Group Therapy


Groups of about 6 to 12 people meet to work on a common issue or goal. Participants improve from therapist insight as well as from observing others in the group and receiving feedback from group members. Typically group sessions last about 90 minutes and can be held for a specific number of weeks or can be ongoing. Group counseling focuses on skill building, creating practical improvements in people’s lives and developing internal insight. Groups are often focused on a common theme or goal such as conscious dating, skills, increasing self-esteem, getting through divorce, increasing effective parenting skills, empowerment for girls, exploring personal creativity, increasing healthful habits, healthy sexuality, etc. Cost for group therapy is less than half the price of individual therapy.

Some benefits of group therapy:

  • You recognize that other members share similar feelings, thoughts and problems. You realize that you are not alone in your feelings and concerns.
  • You gain a boost to self concept through extending help to other group members. Helping others is a good feeling and is therapeutic in and of itself.
  • You recognize that other members’ success can be helpful to you and help develop optimism and hope for your own improvement.
  • You learn from the advice given by the therapist and other group members.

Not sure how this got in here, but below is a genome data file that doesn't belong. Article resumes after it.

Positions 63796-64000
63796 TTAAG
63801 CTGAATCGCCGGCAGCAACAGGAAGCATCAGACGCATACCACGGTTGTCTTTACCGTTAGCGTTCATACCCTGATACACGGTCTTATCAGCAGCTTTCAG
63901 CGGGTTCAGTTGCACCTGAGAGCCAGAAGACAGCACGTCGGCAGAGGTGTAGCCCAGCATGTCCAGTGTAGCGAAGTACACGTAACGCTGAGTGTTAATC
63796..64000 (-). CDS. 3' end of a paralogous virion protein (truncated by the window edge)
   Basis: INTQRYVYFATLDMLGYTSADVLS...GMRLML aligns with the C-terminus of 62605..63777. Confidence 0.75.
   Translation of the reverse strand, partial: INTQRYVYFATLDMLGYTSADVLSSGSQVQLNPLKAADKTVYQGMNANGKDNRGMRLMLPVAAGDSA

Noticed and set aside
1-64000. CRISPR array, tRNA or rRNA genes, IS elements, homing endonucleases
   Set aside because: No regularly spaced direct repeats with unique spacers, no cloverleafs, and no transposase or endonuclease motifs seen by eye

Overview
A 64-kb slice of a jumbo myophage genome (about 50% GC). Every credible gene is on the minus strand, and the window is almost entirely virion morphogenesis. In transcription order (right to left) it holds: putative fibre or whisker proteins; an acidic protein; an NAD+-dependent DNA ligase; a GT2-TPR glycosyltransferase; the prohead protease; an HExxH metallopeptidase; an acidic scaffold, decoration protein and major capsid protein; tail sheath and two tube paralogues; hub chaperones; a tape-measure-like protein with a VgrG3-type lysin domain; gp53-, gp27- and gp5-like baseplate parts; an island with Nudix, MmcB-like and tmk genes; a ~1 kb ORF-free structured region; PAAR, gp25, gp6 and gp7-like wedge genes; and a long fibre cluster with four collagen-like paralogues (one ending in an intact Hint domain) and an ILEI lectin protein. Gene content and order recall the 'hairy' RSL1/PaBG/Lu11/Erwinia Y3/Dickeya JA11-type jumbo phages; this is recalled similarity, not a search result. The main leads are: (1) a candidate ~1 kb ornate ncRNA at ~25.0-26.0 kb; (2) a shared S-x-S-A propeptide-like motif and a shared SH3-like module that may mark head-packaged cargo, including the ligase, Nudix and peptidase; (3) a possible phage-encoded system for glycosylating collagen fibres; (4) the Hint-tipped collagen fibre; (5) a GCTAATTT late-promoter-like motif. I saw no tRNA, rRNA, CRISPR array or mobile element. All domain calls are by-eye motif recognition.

• You can reenact critical relationship dynamics with group members, learning how to interact with others better.
  • The group provides you with an environment that fosters good communication and the development of socializing techniques. Since so much of our daily interaction with other people, you can learn to improve your social skills.
  • You expand your personal knowledge and skills through the observation of other group members as they explore themselves, work through problems and develop themselves personally. By seeing how others handle similar problems, you can rapidly add new coping methods to your behaviors.
  • The group experiences feelings of trust, belonging and togetherness, fostering cohesiveness.
  • You learn to accept responsibility for life decisions through observing the other group members and through working through your own problems.
  • You can release strong feelings about past or present experiences. These feelings build up continual stress, and you will feel great relief in resolving this stress.
  • You gain personal insight about your impact on others through feedback provided from other members. We often do not realize how our behavior affects others, and the group is an effective way to learn and modify our behavior.
  • The group provides an environment that allows members to learn from each other and interact in a more adaptive manner.
  • You gain self-understanding and insight into psychological motivations underlying your behavior and emotional reactions.